Of course, the key question in assessing is the actual role of fashion as well. In the sixties, the big hair, a strong emphasis on hair was the style, think of the Beatles, and then on to the Hair musical period. Later, partial, and total baldness was the conqueror.

Currently, the vast majority of women and even a part of men get rid of its efforts to dispose unwanted hair and try it with different methods to reach the goal. This is the one of the first cosmetical process. The substance of laser epilating is to remove a member temporally or for good from the hair. Everyone knows on its experience that the hair removing with usually a nipper is a waste of time, the hair regroup and other cases the lost of the hair is the big problem. But what can explain that inconsistent phenomena? How does a hair born? What rules involve the hair grows?

Hair Structure and Hair Life Cycle

Hair Structure

Hair is composed of strong structural protein called keratin. This is the same kind of protein that makes up the nails and the outer layer of skin.

Each strand of hair consists of three layers.

  1. An innermost layer or medulla which is only present in large thick hairs.
  2. The middle layer known as the cortex. The cortex provides strength and both the color and the texture of hair.
  3. The outermost layer is known as the cuticle. The cuticle is thin and colorless and serves as a protector of the cortex.

Structure of the hair root

Below the surface of the skin is the hair root, which is enclosed within a hair follicle. At the base of the hair follicle is the dermal papilla. The dermal papilla is feed by the bloodstream which carries nourishment to produce new hair. The dermal papilla is a structure very important to hair growth because it contains receptors for male hormones and androgens. Androgens regulate hair growth and in scalp hair Androgens may cause the hair follicle to get progressively smaller and the hairs to become finer in individuals who are genetically predisposed to this type of hair loss.

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The Hair Growth Cycle

Hair follicles grow in repeated cycles. One cycle can be broken down into three phases.

  1. Anagen - Growth Phase
  2. Catagen - Transitional phase
  3. Telogen - Resting Phase

Each hair passes through the phases independent of the neighboring hairs.

Anagen Phase - Growth Phase

Approximately 85% of all hairs are in the growing phase at any one time. The Anagen phase or growth phase can vary from two to six years. Hair grows approximately 10cm per year and any individual hair is unlikely to grow more than one meter long.

Catagen Phase - transitional phase

At the end of the Anagen phase the hairs enters into a Catagen phase which lasts about one or two weeks, during the Catagen phase the hair follicle shrinks to about 1/6 of the normal length. The lower part is destroyed and the dermal papilla breaks away to rest below.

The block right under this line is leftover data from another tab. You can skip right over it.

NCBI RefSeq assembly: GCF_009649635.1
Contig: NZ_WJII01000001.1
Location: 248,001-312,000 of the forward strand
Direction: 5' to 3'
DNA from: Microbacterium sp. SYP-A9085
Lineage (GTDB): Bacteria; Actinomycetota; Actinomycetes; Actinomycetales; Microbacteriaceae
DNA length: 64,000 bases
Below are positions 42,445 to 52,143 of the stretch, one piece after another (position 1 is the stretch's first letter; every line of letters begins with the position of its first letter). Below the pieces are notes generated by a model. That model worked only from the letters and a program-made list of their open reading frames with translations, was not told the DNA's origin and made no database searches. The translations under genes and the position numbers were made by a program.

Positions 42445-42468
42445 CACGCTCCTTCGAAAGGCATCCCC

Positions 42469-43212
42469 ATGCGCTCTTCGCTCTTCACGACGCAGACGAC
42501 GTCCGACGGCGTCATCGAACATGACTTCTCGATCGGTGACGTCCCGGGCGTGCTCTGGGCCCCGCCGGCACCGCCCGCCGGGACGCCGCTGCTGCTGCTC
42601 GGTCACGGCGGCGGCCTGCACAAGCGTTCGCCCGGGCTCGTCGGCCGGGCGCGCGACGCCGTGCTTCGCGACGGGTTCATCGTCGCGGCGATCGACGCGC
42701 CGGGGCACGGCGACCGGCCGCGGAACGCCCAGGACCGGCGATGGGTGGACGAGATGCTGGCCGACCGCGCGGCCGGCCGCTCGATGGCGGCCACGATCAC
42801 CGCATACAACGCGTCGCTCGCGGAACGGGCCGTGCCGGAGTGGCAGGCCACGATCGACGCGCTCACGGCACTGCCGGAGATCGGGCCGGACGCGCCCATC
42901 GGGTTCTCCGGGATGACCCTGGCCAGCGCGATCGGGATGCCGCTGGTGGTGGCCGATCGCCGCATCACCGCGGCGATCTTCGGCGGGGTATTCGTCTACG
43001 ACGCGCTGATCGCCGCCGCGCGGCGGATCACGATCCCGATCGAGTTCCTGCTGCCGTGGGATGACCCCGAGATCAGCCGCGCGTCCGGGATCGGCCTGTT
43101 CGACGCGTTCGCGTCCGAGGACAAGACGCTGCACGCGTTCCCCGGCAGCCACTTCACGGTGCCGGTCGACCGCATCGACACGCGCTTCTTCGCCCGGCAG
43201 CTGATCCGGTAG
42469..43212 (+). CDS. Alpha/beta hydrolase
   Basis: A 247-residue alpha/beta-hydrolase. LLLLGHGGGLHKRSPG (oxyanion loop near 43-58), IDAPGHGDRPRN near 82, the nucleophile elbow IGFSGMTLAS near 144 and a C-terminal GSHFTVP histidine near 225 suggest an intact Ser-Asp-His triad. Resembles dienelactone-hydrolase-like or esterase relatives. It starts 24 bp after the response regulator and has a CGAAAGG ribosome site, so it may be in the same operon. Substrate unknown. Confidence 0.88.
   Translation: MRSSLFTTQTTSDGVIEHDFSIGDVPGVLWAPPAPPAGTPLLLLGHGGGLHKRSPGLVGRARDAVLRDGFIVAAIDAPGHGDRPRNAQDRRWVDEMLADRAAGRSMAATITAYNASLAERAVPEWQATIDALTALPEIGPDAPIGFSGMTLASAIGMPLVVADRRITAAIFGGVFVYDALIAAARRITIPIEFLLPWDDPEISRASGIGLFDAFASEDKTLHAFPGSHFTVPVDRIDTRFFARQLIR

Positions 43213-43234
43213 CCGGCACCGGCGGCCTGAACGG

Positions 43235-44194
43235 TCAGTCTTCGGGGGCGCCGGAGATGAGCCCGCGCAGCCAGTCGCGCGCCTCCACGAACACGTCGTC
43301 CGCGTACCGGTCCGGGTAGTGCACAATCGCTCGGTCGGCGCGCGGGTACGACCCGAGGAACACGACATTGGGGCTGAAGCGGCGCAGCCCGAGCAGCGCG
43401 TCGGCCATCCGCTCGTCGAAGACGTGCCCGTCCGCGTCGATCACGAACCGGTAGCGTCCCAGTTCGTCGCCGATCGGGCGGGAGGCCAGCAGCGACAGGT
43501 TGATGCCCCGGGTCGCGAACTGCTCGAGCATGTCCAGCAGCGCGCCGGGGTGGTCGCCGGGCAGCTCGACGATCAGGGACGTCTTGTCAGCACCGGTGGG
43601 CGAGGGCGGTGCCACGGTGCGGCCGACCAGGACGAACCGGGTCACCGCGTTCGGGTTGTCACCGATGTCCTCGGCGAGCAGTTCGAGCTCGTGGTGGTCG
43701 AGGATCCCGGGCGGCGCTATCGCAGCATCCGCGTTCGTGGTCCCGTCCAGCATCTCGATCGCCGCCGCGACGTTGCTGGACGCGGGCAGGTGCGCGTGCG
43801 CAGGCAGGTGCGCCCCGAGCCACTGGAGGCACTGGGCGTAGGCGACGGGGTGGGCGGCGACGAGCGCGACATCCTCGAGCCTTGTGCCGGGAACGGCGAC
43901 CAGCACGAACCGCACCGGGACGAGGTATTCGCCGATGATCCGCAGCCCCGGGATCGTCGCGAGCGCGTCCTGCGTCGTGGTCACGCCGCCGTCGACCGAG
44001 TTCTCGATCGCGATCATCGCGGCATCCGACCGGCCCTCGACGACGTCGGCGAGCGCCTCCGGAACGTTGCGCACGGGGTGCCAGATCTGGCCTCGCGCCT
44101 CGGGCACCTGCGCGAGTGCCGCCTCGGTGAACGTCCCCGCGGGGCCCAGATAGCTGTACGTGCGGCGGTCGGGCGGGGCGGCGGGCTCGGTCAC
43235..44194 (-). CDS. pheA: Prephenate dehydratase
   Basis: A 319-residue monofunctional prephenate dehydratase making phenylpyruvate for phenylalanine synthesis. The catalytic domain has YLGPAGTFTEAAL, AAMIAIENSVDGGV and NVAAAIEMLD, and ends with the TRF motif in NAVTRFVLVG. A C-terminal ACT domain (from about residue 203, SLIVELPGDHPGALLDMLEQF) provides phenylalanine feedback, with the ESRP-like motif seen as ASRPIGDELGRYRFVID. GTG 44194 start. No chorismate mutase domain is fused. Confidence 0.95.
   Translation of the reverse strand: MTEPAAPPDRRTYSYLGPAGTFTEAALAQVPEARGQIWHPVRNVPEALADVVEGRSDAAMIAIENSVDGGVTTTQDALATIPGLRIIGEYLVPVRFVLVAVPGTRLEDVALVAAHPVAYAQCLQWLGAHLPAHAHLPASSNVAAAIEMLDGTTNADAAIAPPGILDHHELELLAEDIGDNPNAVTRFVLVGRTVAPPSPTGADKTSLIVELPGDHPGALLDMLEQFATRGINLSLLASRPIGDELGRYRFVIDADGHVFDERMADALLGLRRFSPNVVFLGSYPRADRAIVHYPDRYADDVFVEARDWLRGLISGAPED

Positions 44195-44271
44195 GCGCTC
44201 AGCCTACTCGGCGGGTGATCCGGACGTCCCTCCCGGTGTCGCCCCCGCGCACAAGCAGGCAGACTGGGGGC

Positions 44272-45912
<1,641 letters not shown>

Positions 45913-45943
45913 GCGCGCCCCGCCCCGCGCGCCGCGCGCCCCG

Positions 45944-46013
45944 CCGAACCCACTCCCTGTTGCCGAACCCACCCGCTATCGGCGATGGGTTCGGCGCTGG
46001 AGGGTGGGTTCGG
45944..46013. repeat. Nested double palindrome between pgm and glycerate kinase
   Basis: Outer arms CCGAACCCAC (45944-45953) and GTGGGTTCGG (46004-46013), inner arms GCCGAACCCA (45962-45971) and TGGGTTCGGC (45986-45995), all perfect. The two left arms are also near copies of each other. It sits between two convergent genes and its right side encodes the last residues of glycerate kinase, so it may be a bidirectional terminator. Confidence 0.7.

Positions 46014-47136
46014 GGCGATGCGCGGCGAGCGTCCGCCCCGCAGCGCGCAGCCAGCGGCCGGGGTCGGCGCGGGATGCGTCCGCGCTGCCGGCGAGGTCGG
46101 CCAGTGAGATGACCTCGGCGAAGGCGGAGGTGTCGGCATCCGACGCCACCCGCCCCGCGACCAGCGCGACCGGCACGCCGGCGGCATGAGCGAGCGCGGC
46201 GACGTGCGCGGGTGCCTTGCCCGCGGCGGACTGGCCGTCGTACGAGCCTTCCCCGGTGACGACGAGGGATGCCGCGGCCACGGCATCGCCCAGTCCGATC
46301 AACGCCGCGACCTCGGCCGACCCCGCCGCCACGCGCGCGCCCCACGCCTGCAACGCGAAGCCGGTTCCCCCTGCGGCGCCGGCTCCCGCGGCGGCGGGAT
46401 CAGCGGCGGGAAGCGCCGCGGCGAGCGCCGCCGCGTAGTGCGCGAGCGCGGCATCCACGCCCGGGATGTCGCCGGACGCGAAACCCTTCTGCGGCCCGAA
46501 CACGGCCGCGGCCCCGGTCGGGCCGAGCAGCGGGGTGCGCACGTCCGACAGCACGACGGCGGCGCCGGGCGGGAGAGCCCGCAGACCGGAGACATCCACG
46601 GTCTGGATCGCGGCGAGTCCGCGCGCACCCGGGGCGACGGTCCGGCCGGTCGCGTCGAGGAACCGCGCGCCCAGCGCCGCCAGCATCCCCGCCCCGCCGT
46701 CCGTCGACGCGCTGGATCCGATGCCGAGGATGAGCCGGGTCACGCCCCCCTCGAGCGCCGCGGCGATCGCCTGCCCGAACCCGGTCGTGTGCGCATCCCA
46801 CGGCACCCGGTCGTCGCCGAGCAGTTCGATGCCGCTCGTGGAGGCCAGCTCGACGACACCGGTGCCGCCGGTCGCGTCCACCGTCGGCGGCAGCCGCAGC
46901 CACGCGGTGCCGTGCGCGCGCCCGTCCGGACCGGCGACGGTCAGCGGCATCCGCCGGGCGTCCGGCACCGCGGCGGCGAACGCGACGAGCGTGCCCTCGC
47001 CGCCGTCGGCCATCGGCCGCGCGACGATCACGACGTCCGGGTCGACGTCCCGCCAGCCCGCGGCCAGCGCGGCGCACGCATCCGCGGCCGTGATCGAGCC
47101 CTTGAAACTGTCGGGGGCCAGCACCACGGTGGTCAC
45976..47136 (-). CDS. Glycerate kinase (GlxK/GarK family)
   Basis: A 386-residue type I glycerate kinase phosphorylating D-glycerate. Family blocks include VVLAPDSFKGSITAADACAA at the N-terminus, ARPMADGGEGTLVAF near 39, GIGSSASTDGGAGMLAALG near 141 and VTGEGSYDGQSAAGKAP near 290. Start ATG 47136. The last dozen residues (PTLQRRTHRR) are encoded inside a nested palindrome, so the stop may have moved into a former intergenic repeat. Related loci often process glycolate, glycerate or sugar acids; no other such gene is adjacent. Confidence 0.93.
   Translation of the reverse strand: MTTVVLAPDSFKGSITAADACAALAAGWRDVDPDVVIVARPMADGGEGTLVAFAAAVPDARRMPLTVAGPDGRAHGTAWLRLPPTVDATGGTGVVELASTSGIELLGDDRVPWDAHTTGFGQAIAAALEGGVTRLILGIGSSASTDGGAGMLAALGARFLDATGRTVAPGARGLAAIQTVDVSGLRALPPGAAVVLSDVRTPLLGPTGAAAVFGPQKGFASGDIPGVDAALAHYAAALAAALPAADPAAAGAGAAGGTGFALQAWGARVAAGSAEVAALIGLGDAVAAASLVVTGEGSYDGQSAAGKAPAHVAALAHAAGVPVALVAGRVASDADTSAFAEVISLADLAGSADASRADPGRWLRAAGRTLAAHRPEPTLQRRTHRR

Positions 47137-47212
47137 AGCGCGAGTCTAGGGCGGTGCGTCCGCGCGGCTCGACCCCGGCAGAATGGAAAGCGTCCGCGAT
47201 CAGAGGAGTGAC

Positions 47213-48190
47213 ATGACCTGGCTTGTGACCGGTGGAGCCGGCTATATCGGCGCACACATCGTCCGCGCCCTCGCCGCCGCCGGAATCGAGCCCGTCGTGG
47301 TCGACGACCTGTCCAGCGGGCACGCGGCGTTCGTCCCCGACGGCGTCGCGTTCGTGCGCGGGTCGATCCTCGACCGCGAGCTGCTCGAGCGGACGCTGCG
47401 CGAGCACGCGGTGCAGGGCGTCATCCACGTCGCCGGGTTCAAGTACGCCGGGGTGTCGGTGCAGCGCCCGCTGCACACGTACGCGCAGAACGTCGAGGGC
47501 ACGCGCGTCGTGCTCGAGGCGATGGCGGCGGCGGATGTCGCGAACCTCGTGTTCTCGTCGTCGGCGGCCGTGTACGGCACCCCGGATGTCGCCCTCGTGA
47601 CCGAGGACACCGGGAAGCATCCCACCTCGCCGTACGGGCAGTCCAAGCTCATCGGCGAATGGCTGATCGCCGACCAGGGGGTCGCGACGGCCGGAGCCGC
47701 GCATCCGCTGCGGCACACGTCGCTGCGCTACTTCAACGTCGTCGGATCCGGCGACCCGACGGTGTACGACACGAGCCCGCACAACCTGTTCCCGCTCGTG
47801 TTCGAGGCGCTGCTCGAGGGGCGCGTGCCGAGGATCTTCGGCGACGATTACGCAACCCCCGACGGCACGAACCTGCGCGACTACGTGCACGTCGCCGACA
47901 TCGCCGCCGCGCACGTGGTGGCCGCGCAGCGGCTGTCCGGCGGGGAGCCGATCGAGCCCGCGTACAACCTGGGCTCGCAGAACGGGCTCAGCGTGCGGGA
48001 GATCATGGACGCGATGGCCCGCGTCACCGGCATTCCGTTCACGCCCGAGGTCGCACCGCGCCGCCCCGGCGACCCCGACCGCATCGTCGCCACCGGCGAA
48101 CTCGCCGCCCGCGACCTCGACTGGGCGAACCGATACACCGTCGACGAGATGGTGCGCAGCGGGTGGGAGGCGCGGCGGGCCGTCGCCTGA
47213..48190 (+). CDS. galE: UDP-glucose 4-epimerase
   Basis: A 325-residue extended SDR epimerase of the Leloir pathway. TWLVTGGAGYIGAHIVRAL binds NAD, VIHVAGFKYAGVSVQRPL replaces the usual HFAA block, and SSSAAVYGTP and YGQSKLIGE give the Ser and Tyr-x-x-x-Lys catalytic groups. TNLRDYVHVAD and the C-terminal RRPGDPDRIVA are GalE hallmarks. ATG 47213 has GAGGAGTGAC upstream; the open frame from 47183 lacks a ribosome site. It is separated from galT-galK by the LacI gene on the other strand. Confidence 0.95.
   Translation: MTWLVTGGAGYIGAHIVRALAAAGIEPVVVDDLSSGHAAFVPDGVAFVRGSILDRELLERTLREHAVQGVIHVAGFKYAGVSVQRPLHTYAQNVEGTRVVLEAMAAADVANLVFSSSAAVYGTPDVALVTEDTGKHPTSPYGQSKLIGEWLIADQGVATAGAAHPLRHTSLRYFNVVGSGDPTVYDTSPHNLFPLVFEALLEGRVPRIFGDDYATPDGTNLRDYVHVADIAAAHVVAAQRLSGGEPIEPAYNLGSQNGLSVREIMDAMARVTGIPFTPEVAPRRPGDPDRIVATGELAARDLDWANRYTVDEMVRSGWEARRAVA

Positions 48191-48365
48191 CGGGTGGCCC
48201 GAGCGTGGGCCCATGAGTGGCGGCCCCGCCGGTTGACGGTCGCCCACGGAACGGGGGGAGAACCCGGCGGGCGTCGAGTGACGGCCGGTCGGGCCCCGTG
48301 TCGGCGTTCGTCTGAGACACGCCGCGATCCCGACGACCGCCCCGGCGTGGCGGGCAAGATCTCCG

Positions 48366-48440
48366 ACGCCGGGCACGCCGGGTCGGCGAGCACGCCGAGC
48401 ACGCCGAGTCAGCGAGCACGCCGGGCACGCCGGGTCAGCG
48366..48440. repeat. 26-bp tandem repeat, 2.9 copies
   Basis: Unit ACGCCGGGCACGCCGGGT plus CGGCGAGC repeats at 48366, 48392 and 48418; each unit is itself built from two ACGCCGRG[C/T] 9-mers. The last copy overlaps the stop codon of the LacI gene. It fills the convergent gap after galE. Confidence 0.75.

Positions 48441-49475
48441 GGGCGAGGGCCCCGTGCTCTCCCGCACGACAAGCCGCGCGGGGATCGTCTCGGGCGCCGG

Telogen Phase - resting phase

The resting phase follows the catagen phase and normally lasts about 5-6 weeks. During this time the hair does not grow but stays attached to the follicle while the dermal papilla stays in a resting phase below. Approximately 10-15 percent of all hairs are in this phase at one time.

At the end of the Telogen phase the hair follicle re-enters the Anagen phase. The dermal papilla and the base of the follicle join together again and a new hair begins to form. If the old hair has not already been shed the new hair pushes the old one out and the growth cycle starts all over again.
But what causes the unwanted hair increased grows?
For the increased hair grows 2 things could be responsible. One is the hirsutismus and the other one is the hypertrichosis.
The hypertrichosis: At all members of the body the hair grow too effective and not only on the hormone delicate parts. In these cases hormone level grows can not be shown. This symptom can be happened with both sexes.
The hirsutismus: 
This disease can modify the flake hair to become longer and thicker with pigments in the hormone delicate areas (face, chest). This symptom can happen in the case that the patient is a women and the examination of the hormone level is absolutely necessary.
Idiomatic hirsutismus (unknown origin): In this instance the hormone level and ingredient is normal, but the skin in more sensitive with the mail hormones (androgens)
Real hirsutismus: always be caused by the androgens

Causes:

  1. adrenal glants diseases
  2. mermaid's purse diseases
  3. adrenal glants and mermaid's purse cysts

Typical symptom is the sudden muscle grows, the speech voice became deeper. This disease can hardly involved by medicines.
Many men and women choose to remove unwanted body hair for cosmetic, social, cultural, or medical reasons. Medical indications for hair removal include hirsutism, which is excess terminal hair in the distribution of hair growth influenced by androgens (face, chest, back, abdomen), or hypertrichosis, which is congenital or drug-induced increase in hair growth in areas that are not androgen dependent. Other medical indications include pseudofolliculitis, hair growth from a grafted donor site, preoperative hair removal, and sex-change operations performed in men.

Many methods are available for temporary or permanent hair removal, each with its own relative efficacy and adverse effects. Different methods for the removal of body hair include the following:

  • Temporary hair removal - Shaving, epilation, depilation, bleaching
  • Temporary hair reduction - Eflornithine hydrochloride (VANIQA cream 13.9%)
  • Permanent hair reduction- Intense pulsed light or laser-assisted hair removal
  • Permanent hair removal - Electrolysis